District finalizing schedule for referendum projects

Miriam Nelson

The Wittenberg-Birnamwood School Board is finalizing plans for the $13.1 million in improvements approved by school district residents in November.

The largest constructions projects included in the referendum are additions at the Wittenberg and Birnamwood elementary-middle schools and a new building, primarily for agriculture classrooms, next to Wittenberg-Birnamwood High School.

The school board met on Dec. 20 with project architect Jody Andres and project manager Matt McGregor, of Appleton-based Hoffman Planning, Design and Construction Inc., and Lisa Voisin, managing director of Baird Public Finance, on Dec. 20 to discuss the timeline and financing options for the project.

The school board hired Hoffman Planning, Design and Construction Inc. in 2015 to work on the project. It will receive approximately $700,000 in design fees and $340,000 in construction management fees.

“I’m excited to be here, excited about the project,” McGregor said. “Our overall goal is to cover this in two summers and the school year of 2019-2020.”

Designs for the additions and the large renovations at the high school have yet to be finalized, but the tentative plan is to break ground the latter part of this summer. The school board will begin the bid process on ancillary work and equipment as soon as the project schedule is finalized.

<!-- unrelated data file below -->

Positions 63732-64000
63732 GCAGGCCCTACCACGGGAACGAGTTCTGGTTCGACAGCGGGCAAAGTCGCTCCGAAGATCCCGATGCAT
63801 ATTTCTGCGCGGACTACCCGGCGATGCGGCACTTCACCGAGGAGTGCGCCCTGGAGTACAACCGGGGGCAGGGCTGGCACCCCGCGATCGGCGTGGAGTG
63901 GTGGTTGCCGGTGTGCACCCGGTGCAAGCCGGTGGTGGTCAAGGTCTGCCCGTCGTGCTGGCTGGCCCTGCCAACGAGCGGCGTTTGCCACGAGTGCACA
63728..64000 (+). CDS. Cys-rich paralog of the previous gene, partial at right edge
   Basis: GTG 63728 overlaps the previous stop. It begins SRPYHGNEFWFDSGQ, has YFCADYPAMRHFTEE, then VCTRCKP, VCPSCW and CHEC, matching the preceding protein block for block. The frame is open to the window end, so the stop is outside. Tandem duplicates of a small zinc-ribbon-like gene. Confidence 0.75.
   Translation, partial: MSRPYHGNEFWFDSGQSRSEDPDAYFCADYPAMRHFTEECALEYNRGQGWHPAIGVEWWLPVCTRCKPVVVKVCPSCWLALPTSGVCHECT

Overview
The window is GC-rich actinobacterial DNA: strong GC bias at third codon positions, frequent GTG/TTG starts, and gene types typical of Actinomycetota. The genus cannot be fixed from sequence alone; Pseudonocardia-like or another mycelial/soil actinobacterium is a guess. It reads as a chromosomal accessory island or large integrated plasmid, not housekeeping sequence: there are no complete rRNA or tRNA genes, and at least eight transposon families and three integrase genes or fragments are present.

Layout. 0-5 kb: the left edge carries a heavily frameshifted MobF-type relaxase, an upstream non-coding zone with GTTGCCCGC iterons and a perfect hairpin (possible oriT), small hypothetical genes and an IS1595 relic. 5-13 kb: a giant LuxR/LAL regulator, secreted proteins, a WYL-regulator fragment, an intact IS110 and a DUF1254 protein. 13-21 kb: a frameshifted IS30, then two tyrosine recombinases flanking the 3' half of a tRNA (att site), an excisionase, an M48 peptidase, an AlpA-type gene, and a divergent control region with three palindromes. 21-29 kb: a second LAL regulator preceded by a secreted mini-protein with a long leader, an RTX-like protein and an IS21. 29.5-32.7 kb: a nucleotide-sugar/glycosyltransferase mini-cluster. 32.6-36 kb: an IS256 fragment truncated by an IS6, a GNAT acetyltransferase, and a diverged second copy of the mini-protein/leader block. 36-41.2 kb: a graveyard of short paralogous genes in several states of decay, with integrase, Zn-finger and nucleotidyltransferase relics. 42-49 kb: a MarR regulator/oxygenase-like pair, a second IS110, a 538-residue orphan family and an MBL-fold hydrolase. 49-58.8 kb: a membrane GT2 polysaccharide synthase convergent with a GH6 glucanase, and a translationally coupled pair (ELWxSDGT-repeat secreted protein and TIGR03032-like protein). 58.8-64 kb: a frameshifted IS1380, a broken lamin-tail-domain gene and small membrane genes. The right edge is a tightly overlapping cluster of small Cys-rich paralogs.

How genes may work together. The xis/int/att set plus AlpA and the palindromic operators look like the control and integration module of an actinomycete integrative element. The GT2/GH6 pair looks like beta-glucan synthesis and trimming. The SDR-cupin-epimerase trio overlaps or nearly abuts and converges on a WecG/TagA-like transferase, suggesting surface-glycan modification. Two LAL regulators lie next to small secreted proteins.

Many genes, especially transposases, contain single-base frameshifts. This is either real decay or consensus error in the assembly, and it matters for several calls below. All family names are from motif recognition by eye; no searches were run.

One of the first steps will be to create secured entrances for all three district schools, McGregor said. Other maintenance work expected at the high school later this year will address roof and exterior door issues.

The largest project at the high school will be installing a new heating, ventilation and air conditioning system. Engineers have not yet determined whether it can be finished in one summer.

The elementary/middle school additions and the ag building are expected to be completed in summer 2020. Work will continue throughout the year and during summer school.

“We will be working with teachers and staff to make sure summer school is not impacted negatively,” Superintendent Garrett Rogowski said. “We will also need to determine what work can be done around the teachers and students during the school year.”

Andres said that “there is a ton of work that needs to happen in the summer of 2020.” He said the company might need to work with the shop teachers to free up the space to work there.

“A few extra weeks to work in those areas will greatly benefit the time,” he said.

Voison said her priorities include staying within budget and determining when to borrow the money needed for the projects. She told the board that interest rates in December were averaging 3-4 percent, compared to 7-8 percent 10 years ago.

“Interest rates have dropped, but there is a lot of volatility,” she said. “There’s talk about a recession, which would work out to our favor as people are more willing to invest in municipal bonds.”